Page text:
8. Ensure and Insure

Ensure — Verb.

Meaning: To make sure.

Example: Ensure all the documents are in place before sending out the mail.

Insure — Verb.

Meaning: To guarantee against harm or loss.

Example: Don’t forget to insure your shop against fire hazards.

9. Empathy and Sympathy

Empathy — Noun

Meaning: The ability to feel, understand, and share the feelings of others as if they were your own.

Example: The warmth of great empathy shown by the opponents kept their hopes alive in humanity.

Sympathy — Feelings of pity and sorrow for someone else’s misfortune.

Example: We have sympathy for the earthquake victims.

10. Advise and Advice

Advise — Verb

Meaning: To give counseling, offer a suggestion.

Example: I strongly advise you to study harder.

Advice — Noun

Meaning: A suggestion.

Example: Let me give you a piece of advice.

11. Angle and Angel

Angle — Noun

Meaning: A measure of the relationship between two lines, or someone’s perspective/viewpoint.

Example: Think of the scenario from a different angle.

Angle — Noun

Meaning: A celestial being.

Example: Their daughter was an angel to them.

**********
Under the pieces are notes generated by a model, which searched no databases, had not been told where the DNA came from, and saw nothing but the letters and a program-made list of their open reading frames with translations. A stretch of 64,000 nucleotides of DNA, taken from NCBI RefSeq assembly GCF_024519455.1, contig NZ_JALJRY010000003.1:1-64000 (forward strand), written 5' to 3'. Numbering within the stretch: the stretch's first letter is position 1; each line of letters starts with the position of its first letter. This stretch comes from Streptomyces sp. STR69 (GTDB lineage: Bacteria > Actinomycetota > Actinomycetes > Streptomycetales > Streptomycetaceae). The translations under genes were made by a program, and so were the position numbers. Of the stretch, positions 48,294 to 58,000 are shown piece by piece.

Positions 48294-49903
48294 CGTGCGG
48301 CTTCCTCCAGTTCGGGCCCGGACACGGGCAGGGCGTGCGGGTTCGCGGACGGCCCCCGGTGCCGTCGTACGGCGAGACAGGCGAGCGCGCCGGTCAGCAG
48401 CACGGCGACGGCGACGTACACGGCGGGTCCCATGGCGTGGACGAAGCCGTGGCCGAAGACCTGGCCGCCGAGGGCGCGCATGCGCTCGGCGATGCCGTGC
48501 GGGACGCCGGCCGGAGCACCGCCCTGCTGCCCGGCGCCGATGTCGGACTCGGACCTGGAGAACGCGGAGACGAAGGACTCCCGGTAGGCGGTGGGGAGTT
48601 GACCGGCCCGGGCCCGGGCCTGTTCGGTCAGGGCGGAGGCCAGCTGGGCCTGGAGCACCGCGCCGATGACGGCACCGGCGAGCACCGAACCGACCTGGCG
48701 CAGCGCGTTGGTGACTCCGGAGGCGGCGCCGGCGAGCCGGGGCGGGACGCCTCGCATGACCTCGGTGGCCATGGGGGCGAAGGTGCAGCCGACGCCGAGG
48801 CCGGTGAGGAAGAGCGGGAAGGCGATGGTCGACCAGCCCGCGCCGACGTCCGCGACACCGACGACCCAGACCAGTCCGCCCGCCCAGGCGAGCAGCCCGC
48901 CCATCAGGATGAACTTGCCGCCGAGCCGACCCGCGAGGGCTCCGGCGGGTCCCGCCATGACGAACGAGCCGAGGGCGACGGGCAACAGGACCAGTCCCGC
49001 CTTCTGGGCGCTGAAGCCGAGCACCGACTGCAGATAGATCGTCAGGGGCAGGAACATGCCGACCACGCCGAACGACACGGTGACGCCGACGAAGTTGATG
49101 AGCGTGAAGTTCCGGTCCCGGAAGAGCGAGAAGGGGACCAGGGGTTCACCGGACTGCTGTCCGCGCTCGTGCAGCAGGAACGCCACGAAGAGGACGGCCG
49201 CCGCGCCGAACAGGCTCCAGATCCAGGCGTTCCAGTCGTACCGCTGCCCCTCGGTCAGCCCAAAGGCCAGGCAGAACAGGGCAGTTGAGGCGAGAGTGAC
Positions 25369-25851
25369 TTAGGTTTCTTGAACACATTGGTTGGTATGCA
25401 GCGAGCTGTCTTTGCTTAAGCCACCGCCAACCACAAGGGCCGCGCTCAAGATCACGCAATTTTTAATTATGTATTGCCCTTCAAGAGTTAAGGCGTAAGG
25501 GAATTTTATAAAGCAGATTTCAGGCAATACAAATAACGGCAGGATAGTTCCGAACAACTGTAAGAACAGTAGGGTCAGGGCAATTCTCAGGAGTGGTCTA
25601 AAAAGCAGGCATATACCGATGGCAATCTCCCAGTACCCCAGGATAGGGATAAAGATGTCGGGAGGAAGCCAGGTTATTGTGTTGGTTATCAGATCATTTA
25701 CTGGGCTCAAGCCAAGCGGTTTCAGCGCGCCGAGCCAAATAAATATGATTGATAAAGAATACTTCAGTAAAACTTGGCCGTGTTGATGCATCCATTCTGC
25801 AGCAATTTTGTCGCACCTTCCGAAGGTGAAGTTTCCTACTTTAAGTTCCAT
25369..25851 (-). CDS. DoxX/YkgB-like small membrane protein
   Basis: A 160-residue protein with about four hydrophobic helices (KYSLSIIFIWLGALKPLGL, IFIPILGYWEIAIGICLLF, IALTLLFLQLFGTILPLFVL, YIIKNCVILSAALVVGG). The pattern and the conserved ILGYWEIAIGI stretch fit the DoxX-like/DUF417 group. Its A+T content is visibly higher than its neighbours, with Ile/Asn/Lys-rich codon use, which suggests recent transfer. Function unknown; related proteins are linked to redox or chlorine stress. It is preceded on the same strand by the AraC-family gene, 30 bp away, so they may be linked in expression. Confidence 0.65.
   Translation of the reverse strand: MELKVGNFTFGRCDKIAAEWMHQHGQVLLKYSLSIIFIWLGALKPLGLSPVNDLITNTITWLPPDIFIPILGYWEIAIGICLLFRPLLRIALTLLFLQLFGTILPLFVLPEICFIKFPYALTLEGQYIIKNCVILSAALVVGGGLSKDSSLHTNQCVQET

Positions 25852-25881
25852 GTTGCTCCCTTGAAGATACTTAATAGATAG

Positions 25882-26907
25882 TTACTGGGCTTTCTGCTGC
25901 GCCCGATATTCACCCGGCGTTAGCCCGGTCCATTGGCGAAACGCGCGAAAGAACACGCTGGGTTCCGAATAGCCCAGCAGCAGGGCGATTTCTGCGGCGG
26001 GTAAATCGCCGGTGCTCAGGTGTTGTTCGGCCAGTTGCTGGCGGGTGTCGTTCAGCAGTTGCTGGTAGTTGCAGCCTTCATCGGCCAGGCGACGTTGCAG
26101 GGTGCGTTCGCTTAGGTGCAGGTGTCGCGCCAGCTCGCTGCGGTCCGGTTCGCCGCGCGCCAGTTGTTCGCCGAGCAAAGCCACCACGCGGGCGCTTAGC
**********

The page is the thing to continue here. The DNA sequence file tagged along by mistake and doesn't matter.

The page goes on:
12. Historic and Historical

Historic — Adjective

Meaning: Well-known, important in history.

Example: The final match against their biggest rivals was a historic game for the whole nation.

Historical — Adjective

Meaning: Related to history.

Example: I like reading historical books.

13. Birth and Berth

Birth — Noun/Verb

Meaning: The act of being born, the beginning, descent.

Example: Sam was 15 pounds at birth.

Berth — Noun/Verb

Meaning: Sleeping place in a ship or train, to tie up a ship in a harbor.

Example: I opted for the upper berth to sleep peacefully.

14. Adapt and Adopt

Adapt — Verb

Meaning: Get adjusted/accustomed/suitable to the new condition

Example: Global warming is on the rise, and the birds are not adapting well to the change.

Adopt — Verb

Meaning: To take someone into one’s family as their own, to approve/accept some item or idea.

Example: Since they were childless, the Jonathan family wanted to adopt a child.

15. Complement and Compliment

Complement — Noun/Verb

Meaning: Something that makes perfect or completes something, to complete something.

Example: Awesome food and free drinks complemented my evening yesterday!